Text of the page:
After dinner, the evening plenary session took on a more somber tone with the focus on the Oklahoma City Bombing, an event that rocked the nation and the world during the Spring of 1995, and a date well before the birth of any of the high school attendees. Among the speakers was survivor Melissa Houston (above left), whose emotional and tearful account visibly moved the audience. She shared the hopelessness and loss of faith that followed, and how an introduction to a priest by her mom, re-ignited her faith journey. Wendy Lambert (above center) was a Physical Therapist who immediately felt called to be there and help in any way she could, not knowing at the time that her own dad had been killed in the bombing. The uncanny chain of events that followed were both incredulous and amazing! The final speaker was a first responder, Fire Chief Larry Hansen, who shared how the city came together so quickly and how the nation opened their hearts to help the city recover and heal. (View the speakers of the plenary session HERE.)
DAY 2: The next day was one that everyone was looking forward to with great anticipation: the Oklahoma Day Celebration. Everyone was instructed to wear their special EYE17 t-shirts that were distributed upon arrival. Following morning prayer, all 1,500 participants embarked on an all-day Oklahoman adventure visiting seven different sites that culminated with the Red Dirt Carnival. About 30 buses were loaded and dispersed across the city to visit museums, gardens, churches and other tourist attractions, a feat that must have required super-human organizational skills to accomplish!
The Hawai'i delegation first visited St. John's Church to learn about the New Hope Prison Ministry that helps children of inmates. We wrote letters of encouragement and affirmation that would be given to the children. We then headed to the Red Earth Museum that featured beautiful Native American artwork in various media, and took part in a "scavenger hunt" (more like a quiz) that really got everyone reading and studying the works of art. Next was lunch at the Myriad Botanical Gardens followed by a visit to Church of the Redeemer, where we learned about the Kairos Prison Ministry, an ecumenical outreach program for prisoners, and decorated placemats with cheerful messages for them. Their mantra: Listen, listen, love, love.
One of the most memorable places we visited was the Oklahoma City National Memorial built on the site of the Federal building that was bombed, leaving 168 dead, 19 of which were children, and over 800 injured. Up until September 11, 2001, it was the deadliest terrorist attack to take place in the United States, sending shock waves throughout the nation and the world. It was obvious that no expense was spared to create an unforgettable experience and tribute to those that died, survived, responded, reported, helped and healed. The chronological self-guided tour featured many interactive displays and a live audio recording of the moments leading up to the blast left us shaken. The devastating videos of news coverages, photos, the charred and damaged sections of the building preserved behind plexi-glass, and memorabilia placed by each victims' photo left an indelible mark on our hearts. We could have spent hours there, but with more sites to visit, we were whisked away.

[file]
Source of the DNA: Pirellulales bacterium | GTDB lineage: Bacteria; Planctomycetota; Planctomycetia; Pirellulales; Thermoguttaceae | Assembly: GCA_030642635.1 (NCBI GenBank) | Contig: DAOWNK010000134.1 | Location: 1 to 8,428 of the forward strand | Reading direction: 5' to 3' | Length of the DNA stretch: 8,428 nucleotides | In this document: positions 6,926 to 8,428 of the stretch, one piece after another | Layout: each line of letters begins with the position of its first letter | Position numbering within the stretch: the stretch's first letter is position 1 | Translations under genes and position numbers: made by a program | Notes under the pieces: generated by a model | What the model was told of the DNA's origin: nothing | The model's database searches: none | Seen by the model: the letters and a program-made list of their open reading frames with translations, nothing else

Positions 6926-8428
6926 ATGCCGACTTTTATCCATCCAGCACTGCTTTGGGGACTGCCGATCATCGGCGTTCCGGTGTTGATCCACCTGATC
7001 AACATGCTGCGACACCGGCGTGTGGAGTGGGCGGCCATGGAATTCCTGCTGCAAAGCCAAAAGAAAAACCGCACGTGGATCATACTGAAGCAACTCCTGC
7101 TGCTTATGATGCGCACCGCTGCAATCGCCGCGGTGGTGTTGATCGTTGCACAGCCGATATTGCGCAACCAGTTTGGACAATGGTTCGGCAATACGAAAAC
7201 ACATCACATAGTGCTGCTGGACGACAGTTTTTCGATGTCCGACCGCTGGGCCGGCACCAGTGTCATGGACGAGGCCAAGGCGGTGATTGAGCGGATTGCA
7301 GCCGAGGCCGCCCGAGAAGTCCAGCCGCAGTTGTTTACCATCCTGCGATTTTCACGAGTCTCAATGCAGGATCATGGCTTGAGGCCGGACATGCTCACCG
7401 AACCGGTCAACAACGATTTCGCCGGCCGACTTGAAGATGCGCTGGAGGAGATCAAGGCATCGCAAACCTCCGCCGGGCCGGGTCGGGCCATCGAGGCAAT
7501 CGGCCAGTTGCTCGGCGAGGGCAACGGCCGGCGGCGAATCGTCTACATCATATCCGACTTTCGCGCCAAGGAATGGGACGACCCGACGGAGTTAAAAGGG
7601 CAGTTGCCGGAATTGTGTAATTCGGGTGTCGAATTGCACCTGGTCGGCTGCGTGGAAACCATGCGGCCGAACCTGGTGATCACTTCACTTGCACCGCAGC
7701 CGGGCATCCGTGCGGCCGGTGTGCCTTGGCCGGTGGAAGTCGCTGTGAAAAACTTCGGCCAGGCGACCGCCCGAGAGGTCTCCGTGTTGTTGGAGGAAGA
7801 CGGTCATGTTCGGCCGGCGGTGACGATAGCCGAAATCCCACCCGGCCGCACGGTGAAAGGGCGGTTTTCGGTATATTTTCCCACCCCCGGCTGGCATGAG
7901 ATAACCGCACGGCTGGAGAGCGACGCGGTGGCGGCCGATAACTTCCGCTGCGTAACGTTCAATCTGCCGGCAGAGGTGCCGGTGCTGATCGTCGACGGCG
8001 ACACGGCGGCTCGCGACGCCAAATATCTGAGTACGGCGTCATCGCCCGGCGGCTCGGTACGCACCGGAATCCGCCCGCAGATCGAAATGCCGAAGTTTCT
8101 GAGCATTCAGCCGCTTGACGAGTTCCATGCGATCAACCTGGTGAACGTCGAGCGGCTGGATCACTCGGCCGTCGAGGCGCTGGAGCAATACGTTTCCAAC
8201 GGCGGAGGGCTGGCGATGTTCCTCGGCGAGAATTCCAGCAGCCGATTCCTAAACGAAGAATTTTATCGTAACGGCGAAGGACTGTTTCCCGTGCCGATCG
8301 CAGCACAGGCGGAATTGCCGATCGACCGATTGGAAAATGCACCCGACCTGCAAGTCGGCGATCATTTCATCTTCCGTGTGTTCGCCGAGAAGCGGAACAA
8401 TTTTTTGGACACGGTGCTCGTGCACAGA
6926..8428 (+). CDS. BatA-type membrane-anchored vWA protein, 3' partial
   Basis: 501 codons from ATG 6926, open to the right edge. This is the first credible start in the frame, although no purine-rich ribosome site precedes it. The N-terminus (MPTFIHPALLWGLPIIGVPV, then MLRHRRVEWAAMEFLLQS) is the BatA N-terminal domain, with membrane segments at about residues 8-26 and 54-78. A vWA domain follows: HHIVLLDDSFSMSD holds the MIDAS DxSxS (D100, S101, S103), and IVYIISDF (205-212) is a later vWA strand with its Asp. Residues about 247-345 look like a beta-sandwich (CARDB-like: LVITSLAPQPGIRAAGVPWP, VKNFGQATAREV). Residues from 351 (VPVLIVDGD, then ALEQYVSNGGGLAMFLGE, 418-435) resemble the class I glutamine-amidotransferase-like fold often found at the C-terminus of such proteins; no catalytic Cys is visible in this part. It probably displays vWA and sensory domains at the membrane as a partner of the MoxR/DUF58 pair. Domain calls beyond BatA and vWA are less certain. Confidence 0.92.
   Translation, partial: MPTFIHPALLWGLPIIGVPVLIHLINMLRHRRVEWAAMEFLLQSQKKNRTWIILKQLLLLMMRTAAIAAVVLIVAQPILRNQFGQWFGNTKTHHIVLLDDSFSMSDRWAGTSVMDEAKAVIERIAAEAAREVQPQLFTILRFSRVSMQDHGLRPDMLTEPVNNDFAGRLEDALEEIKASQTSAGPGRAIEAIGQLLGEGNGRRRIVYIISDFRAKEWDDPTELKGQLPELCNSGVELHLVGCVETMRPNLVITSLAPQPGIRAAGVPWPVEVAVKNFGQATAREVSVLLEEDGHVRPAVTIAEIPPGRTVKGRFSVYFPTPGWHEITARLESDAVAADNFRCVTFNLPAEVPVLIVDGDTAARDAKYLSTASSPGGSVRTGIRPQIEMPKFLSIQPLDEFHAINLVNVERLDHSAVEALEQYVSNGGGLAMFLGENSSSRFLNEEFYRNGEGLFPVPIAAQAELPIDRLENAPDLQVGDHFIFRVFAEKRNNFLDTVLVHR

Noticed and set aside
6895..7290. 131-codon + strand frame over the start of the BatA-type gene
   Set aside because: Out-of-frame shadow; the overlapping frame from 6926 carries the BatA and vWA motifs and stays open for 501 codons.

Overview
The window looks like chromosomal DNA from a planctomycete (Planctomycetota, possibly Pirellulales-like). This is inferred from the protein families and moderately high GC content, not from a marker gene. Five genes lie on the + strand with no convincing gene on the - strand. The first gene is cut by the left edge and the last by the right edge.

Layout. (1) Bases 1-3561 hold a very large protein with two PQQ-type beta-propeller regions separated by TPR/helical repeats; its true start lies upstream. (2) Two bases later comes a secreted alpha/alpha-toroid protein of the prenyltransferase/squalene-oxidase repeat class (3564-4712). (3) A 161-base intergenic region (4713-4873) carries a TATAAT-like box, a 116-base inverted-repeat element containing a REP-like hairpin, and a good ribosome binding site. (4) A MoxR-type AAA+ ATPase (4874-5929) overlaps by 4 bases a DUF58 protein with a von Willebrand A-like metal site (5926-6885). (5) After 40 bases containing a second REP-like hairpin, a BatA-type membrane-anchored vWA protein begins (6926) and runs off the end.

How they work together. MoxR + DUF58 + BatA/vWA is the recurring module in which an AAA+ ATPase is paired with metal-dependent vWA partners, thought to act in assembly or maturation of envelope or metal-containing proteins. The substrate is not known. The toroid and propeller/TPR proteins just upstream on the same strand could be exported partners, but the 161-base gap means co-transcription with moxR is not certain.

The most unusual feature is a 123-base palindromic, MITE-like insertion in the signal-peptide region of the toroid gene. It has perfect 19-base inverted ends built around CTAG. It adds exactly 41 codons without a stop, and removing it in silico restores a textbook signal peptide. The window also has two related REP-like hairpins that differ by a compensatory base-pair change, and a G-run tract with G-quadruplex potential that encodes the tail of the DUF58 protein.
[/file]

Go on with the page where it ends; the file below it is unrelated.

In stark contrast to the sadness we had felt, the next stop was at one of Oklahoma's most popular visitor (and local) spots--Bricktown, where we boarded a boat in a man-made canal that meandered through the city's trendiest area of restaurants, shops, clubs and hotels. Large bronze sculptures of the old west dotted the waterway and we spied lots of fun little places that we would want to visit later.
The last stop on our all-day tour was the Oklahoma History Center, which combined exhibits and historical artifacts with a learning and research center. Then it was off to the Red Dirt Carnival by St. Paul's Cathedral in downtown Oklahoma City! Roads were closed off so that 1,500 people could enjoy delicious fare from an array of food trucks, play games and activities in every corner, tackle challenging inflatables, watch native dance troupes, and even the NBA's Thunder drummers joined in! It was hard to believe that we had crammed so much into one day... but it was not over yet... not by a long shot!